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Forest Disturbances


Increasing use of prescribed fire by land managers and increasing likelihood of wildfires due to climate change creates a need to improve tools modelling extreme heating of soils during fires. Rocky Mountain Research scientist William Massman addressed this issue by developing and testing of a novel numerical model of soil evaporation and transport of heat, soil moisture, and water vapor under extreme conditions produced by wildfires.
This project explored fire behavior attributes under three levels of tree mortality in a southwestern U.S. forest dominated by ponderosa pine at three stages: pre-outbreak (“green stage”), immediately post-mortality when dead needles remain on trees (“red stage”), and when needles drop to the ground (“gray stage”).
Longleaf pine ecosystems are remarkably rich in plant species and represent the dominant upland forest type in several southeastern military bases. We are coupling a series of field experiments with data mining exercises to help managers monitor the impact of various activities on the understory plant community.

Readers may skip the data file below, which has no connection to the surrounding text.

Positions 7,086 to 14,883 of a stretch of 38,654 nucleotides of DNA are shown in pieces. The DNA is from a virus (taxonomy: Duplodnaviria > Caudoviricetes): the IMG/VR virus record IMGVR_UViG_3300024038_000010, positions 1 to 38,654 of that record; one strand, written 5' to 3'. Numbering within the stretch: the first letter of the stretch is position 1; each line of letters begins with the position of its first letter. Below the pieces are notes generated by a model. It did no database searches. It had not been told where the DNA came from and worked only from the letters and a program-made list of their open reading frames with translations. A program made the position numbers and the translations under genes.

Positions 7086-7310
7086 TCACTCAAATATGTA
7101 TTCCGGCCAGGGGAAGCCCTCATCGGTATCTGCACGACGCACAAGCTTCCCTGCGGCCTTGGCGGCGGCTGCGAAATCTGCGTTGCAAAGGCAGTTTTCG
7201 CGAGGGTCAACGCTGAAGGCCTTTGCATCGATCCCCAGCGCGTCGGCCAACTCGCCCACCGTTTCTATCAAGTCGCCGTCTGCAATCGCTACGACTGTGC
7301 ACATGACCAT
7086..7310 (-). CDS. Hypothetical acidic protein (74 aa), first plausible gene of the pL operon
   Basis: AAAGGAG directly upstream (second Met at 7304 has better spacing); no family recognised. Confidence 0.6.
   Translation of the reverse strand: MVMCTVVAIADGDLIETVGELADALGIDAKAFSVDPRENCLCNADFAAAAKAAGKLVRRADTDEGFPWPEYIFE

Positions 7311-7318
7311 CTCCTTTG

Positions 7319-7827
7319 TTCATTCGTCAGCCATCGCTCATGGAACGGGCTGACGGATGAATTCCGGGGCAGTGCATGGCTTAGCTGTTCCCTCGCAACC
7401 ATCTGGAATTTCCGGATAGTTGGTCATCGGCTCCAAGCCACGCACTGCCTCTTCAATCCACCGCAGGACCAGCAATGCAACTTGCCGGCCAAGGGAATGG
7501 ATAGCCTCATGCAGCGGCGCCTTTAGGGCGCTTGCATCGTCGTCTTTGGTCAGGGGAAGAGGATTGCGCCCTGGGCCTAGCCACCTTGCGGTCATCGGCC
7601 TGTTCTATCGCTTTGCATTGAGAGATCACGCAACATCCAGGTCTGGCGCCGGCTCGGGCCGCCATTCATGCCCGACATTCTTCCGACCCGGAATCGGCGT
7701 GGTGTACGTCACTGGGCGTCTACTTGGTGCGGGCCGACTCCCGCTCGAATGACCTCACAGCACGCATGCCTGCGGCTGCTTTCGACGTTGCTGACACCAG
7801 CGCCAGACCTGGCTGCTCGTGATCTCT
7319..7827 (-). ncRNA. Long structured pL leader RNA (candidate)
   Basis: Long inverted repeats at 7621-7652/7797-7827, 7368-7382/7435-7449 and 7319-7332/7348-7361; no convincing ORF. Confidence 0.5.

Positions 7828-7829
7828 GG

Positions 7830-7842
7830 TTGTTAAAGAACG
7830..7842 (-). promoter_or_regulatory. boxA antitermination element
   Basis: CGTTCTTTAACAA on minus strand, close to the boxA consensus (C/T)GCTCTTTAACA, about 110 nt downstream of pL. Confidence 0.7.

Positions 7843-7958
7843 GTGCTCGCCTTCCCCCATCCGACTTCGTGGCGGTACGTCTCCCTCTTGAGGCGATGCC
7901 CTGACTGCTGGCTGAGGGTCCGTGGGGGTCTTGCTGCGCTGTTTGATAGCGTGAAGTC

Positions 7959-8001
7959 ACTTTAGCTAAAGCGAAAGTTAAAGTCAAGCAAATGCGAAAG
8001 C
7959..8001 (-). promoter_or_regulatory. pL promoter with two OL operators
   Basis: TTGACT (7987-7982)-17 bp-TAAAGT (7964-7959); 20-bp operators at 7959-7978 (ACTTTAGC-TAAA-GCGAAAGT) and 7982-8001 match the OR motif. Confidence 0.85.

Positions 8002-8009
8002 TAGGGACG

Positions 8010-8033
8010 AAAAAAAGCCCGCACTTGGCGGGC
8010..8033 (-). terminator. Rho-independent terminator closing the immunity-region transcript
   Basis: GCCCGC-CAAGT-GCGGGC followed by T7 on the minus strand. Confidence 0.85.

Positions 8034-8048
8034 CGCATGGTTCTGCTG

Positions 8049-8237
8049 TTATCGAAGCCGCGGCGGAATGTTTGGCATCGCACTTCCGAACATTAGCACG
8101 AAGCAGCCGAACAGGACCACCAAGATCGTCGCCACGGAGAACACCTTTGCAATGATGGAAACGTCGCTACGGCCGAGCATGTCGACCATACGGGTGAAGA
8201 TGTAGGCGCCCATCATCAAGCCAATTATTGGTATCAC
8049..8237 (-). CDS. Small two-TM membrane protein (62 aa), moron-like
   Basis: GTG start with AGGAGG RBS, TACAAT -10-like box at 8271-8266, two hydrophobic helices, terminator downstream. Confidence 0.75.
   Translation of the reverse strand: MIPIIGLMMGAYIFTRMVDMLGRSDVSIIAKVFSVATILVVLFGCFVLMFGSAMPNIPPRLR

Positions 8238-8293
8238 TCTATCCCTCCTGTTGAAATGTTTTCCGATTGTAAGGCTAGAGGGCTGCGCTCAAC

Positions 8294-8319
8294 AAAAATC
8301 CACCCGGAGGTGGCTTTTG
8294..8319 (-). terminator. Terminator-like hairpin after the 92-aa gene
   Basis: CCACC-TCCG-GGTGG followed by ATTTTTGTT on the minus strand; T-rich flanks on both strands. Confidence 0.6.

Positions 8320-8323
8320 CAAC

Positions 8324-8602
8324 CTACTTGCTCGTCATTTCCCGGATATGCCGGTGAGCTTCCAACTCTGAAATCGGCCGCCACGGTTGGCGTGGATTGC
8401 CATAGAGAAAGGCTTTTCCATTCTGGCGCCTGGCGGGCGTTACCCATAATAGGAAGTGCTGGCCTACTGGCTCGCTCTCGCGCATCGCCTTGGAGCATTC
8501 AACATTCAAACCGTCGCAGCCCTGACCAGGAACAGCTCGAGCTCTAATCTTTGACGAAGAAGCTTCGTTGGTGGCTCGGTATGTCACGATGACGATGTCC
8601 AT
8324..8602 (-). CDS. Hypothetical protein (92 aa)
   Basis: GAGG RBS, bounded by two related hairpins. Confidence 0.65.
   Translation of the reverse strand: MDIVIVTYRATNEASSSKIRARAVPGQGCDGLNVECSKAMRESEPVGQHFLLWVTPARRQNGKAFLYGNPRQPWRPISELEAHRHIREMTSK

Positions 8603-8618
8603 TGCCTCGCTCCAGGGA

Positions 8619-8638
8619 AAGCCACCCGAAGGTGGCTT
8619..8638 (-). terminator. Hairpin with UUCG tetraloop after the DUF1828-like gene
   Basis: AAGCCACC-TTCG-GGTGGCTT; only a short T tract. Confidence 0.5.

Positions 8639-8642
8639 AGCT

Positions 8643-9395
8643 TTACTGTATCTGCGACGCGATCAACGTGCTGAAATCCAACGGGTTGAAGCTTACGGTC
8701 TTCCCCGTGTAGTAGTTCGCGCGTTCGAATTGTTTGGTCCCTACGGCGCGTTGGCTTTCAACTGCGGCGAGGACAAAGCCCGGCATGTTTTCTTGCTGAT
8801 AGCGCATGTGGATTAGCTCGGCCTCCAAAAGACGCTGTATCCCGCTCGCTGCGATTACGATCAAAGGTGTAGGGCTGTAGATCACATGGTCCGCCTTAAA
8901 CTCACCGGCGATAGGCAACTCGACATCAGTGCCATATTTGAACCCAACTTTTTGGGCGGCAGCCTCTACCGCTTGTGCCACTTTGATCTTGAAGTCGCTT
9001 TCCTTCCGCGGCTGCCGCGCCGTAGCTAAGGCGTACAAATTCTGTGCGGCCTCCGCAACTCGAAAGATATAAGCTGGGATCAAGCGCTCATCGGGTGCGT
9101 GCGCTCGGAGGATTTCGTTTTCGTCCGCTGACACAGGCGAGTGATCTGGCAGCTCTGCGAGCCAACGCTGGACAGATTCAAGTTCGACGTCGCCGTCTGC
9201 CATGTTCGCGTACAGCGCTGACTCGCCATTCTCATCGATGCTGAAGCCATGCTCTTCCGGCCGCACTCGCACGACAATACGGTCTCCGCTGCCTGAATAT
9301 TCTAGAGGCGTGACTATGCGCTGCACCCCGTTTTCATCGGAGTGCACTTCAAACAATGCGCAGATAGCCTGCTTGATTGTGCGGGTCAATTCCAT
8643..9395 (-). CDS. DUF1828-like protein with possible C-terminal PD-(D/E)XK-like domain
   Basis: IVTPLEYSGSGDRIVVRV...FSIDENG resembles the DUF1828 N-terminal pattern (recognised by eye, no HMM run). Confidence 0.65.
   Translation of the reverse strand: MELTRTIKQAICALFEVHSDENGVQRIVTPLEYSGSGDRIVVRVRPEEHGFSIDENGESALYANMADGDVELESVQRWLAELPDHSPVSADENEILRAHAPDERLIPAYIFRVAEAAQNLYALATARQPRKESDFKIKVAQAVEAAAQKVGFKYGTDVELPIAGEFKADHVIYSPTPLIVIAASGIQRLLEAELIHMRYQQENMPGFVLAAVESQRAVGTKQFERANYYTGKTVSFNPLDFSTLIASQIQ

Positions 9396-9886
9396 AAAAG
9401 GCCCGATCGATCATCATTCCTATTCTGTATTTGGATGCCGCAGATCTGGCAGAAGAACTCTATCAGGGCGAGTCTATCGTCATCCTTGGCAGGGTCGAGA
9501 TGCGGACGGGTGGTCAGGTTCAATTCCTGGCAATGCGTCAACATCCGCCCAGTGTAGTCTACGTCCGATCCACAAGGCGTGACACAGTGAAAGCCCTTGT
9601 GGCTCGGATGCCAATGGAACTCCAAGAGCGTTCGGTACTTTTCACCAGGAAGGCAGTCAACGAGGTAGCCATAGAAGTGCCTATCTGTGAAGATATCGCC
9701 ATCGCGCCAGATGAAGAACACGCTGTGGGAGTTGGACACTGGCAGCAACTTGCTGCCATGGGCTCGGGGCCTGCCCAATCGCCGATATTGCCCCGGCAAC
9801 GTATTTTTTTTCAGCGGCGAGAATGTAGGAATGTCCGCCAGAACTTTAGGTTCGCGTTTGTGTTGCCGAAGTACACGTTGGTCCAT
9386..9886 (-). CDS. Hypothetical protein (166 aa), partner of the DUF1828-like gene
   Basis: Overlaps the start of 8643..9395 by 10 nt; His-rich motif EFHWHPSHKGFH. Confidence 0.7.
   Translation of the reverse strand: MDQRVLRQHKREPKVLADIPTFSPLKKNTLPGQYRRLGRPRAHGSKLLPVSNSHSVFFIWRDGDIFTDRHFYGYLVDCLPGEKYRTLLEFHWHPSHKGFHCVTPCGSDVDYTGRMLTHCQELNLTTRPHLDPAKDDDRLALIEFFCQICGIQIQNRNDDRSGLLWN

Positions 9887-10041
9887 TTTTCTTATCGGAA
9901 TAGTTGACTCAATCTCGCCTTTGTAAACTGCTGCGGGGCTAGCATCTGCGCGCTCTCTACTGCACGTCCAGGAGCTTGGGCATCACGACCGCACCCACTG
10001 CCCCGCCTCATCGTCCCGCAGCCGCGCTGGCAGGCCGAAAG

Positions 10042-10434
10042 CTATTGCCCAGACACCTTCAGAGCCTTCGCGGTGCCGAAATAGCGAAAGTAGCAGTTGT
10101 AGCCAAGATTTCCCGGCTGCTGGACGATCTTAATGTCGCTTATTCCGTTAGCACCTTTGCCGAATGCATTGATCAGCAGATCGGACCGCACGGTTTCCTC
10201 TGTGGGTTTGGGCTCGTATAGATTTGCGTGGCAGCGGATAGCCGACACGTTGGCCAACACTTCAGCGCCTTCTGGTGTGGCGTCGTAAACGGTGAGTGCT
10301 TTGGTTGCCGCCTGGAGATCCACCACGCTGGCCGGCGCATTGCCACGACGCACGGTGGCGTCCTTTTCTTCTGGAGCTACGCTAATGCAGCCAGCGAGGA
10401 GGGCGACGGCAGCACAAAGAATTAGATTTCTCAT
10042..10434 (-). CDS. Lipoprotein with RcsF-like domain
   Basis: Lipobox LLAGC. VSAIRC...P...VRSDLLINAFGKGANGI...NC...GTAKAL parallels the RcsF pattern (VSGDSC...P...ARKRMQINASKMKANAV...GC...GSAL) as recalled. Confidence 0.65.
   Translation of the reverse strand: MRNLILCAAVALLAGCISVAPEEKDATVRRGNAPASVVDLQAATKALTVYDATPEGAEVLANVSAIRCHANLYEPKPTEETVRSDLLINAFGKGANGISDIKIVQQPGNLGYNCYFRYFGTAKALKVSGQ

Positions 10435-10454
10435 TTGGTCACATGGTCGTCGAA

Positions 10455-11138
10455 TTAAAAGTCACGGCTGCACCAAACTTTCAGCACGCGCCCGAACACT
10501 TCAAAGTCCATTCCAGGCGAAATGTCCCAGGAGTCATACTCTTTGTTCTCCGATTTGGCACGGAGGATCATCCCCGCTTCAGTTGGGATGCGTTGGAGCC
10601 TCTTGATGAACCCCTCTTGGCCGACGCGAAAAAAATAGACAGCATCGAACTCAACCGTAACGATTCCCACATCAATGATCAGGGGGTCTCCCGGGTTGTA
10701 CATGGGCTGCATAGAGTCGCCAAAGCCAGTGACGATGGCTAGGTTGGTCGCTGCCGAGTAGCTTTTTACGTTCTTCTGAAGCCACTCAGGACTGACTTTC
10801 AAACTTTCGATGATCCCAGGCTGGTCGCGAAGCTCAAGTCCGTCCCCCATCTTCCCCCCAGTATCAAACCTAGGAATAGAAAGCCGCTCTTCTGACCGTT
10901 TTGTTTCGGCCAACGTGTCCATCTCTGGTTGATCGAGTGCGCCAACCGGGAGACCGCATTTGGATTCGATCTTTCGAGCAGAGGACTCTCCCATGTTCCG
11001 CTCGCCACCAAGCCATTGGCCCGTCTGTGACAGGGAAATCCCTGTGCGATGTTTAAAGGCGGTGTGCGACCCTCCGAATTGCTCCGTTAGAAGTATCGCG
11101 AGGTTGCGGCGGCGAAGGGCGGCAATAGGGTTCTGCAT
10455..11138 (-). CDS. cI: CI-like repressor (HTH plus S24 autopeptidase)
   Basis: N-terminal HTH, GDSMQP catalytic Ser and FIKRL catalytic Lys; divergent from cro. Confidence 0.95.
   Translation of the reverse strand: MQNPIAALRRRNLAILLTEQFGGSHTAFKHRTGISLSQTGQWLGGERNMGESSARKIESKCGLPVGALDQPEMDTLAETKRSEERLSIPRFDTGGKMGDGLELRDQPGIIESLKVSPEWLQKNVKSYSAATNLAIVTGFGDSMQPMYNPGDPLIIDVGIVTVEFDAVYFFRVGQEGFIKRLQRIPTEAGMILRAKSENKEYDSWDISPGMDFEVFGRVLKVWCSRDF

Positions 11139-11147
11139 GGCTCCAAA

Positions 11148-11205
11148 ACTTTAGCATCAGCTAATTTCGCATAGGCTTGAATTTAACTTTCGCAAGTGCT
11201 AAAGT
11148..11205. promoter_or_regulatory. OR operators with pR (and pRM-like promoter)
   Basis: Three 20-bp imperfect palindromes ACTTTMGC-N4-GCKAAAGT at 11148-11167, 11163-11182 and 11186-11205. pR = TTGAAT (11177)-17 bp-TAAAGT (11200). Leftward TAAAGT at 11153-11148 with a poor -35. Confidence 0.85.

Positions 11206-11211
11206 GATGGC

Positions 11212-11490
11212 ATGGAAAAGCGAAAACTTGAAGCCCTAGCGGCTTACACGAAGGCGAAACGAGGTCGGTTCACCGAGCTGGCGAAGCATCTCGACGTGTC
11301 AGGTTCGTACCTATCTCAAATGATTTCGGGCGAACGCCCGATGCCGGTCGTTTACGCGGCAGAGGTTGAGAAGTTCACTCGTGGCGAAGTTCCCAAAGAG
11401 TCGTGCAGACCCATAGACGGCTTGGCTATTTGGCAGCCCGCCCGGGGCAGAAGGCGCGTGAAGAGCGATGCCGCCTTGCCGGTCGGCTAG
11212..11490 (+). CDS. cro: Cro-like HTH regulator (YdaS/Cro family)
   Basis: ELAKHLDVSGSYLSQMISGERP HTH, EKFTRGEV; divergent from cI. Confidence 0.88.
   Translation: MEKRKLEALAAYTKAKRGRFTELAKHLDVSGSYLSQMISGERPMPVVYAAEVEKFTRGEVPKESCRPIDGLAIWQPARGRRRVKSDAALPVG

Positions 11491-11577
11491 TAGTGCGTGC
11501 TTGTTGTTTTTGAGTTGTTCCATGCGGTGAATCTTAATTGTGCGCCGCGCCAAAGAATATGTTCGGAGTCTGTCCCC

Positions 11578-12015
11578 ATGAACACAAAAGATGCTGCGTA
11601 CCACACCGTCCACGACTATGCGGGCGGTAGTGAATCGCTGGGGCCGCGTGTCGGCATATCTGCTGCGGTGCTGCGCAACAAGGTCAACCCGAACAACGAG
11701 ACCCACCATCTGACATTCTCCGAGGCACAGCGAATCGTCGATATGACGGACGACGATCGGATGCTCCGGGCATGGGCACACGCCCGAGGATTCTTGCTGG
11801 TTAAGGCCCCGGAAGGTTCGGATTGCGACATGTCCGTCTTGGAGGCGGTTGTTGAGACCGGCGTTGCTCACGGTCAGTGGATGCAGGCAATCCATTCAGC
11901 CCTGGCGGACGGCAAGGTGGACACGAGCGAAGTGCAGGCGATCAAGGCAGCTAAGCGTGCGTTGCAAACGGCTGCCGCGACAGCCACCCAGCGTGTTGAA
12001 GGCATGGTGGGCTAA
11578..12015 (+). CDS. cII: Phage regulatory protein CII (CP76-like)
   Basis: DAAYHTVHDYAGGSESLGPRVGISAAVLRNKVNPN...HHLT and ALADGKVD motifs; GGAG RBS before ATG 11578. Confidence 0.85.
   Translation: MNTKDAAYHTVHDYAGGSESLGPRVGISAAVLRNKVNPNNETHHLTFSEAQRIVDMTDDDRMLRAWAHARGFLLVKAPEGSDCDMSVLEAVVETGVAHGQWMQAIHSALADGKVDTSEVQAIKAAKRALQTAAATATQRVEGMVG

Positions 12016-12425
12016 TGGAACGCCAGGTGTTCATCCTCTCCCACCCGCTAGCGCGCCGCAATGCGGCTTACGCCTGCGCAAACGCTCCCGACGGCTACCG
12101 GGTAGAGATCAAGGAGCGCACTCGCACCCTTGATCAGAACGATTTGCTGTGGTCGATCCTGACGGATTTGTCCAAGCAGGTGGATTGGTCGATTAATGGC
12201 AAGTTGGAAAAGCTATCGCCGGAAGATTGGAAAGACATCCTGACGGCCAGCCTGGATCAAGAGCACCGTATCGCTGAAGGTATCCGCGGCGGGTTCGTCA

Tree-rings are used to reconstruct fire and forest histories in central Oregon.
The goal of this study was to better understand fire behavior and effects using remotely sensed data.
Mountain pine beetle, Dendroctonus ponderosae Hopkins, is the most significant disturbance agent in pine forests of western North America. Silvicultural treatments that reduce the number of susceptible host trees and alter age class distribution and species composition are considered viable options for reducing stand susceptibility to mountain pine beetle-caused mortality. Short-term efficacy of thinning treatments to reduce bark beetle-caused tree mortality has been evaluated, but long-term efficacy has not.